At What Age Is It Right To Prosecute Children?

By Emily Kent, Volunteer Writer 20 Nov 2019
Justice, Young People

How society should deal with children who have broken the law can be a contentious topic. In Scotland, the age of criminal responsibility is set to rise from eight to 12 this month, as a new law comes into effect. In the rest of the UK, children as young as ten can be held criminally responsible for their actions – the joint lowest minimum age in the European Union. At what age should children face trial like adults?

The age of criminal responsibility is the age at which a child or young person is deemed capable of committing a crime. Children below this age are considered to lack the emotional, mental and intellectual development to be held responsible for their behaviour.

In England, Wales and Northern Ireland, that age is set at ten years old. In Scotland, it has been set at eight but is rising to 12 this month following a vote in the Scottish Parliament earlier this year.

While many have welcomed the move, Scotland’s children’s commissioner Bruce Adamson has criticised it as not going far enough and having little impact. Only 94 children under 12 years of age were reported for committing crimes in Scotland, according to the latest figures.

The UN Committee on the Rights of the Child, among other groups, urged the UK to raise the minimum age to at least 14 arguing that children cannot understand the consequences of their actions in the same way adults can.

It is argued the current situation is incompatible with the UK’s human rights commitments. The UN Convention on the Rights of the Child, to which the UK is a signatory, defines a child as anyone under the age of 18.

The Bigger Picture Of Criminal Responsibility

Globally, the UK is seen as one of the least progressive countries when it comes to the minimum age of criminal responsibility. This is particularly glaring in the context of the European Union, where 23 of 28 member states have a minimum age of criminal responsibility of 14 or above.

Currently, the only other European countries with a minimum age of criminal responsibility lower than 14 are France (13 years of age), Poland (13 years of age), Turkey (12 years of age), the Netherlands (12 years of age) and Switzerland (ten years of age).

The government has said it had no plans to raise the age of criminal responsibility.

A spokesman told the Guardian: “Setting the age of criminal responsibility at 10 provides flexibility in addressing offending behaviour by children and allows for early intervention to help prevent further offending.”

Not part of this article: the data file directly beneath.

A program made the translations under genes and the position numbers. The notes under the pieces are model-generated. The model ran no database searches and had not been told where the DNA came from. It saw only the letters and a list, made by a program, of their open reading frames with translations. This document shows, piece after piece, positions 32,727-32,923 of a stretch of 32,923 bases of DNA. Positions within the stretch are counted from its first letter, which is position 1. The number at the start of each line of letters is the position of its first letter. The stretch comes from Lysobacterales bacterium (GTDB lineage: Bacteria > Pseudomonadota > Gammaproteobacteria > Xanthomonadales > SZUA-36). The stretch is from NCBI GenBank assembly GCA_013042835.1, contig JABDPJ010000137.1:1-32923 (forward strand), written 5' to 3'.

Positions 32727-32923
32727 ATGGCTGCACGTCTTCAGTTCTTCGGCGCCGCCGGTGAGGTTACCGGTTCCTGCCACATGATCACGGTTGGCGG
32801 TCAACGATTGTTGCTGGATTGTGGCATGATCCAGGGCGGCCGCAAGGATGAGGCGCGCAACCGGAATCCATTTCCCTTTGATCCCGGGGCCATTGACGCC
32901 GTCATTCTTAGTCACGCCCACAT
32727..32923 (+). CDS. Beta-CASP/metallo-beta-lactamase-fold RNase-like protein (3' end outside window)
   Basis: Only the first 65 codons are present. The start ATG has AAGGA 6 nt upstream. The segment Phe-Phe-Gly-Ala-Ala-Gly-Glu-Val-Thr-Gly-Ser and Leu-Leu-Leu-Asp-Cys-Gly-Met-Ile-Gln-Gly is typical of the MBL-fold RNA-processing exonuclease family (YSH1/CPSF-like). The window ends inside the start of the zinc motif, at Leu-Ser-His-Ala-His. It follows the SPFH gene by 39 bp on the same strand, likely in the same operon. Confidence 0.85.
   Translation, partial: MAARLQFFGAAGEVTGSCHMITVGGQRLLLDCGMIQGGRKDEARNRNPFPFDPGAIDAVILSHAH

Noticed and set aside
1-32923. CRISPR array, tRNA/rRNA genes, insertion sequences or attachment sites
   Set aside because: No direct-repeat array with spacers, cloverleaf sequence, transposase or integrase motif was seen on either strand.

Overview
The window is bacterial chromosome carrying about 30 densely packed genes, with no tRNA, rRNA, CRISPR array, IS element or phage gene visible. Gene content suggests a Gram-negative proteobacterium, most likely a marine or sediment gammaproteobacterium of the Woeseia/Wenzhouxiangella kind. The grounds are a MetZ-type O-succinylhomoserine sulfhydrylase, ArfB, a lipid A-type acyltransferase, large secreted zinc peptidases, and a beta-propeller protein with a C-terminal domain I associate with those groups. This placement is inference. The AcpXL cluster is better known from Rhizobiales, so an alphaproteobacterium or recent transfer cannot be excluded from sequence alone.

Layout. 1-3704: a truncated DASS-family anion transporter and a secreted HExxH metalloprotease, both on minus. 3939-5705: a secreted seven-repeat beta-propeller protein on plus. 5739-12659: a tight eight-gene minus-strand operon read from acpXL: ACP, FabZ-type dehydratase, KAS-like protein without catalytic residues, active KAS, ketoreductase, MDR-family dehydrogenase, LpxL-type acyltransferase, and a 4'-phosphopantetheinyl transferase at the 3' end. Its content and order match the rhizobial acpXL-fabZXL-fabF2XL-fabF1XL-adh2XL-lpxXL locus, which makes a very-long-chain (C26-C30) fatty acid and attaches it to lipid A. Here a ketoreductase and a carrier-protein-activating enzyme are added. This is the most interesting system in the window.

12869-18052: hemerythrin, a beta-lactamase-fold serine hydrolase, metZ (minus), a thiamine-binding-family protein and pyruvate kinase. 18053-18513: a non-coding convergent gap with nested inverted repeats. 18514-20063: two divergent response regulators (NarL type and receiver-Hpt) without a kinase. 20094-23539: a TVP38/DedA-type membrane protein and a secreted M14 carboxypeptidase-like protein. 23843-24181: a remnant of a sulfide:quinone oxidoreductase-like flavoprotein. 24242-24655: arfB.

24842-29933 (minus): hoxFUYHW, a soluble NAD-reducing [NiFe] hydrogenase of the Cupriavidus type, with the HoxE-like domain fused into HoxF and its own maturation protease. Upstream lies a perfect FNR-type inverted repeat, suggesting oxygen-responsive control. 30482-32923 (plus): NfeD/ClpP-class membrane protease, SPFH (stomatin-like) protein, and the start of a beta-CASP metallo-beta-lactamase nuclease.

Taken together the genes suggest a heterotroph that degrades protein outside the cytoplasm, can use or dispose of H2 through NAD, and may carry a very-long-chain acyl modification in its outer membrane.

In 1999, the Human Rights Court considered the right of under-18s to a fair trial – protected under Article 6 of the Human Rights Convention – for the first time. The controversial case was brought by Robert Thompson and Jon Venables, who murdered toddler James Bulger six years previously, when they were both ten years old.

The court found that Thompson and Venables’ right to a fair trial was breached, due to the presence of public and press in court, the rituals and formality of the court system, and the limited explanation of court procedures. The pair have since been granted new identities and lifelong anonymity.

The courts ruling triggered a number of changes to the UK justice system. All children between aged 10 and 17 who are accused of a crime now have their cases start in youth courts. While serious crimes like rape and murder are passed to a Crown Court, offences including theft and burglary, antisocial behaviour, and drug offences are tried in youth courts.

Children who are tried in youth courts are entitled to anonymity, face different sentences from adults, and go to special secure centres for young people if they are convicted, rather than standard prisons. Additional steps are more routinely taken in a youth court to ensure a child defendant understands their trial.

More than 25 years on, the youth justice system still receives criticism. Following the Guardian’s Children In The Dock series, which exposed failures in the UK’s youth justice system, Anne Longfield, children’s commissioner for England, described current practices as “chaotic and dysfunctional.”

Campaigners believe the deeply shocking nature of the Jamie Bulger case has prevented successive governments from dealing with the issue.

Featured Image Credit: Unsplash.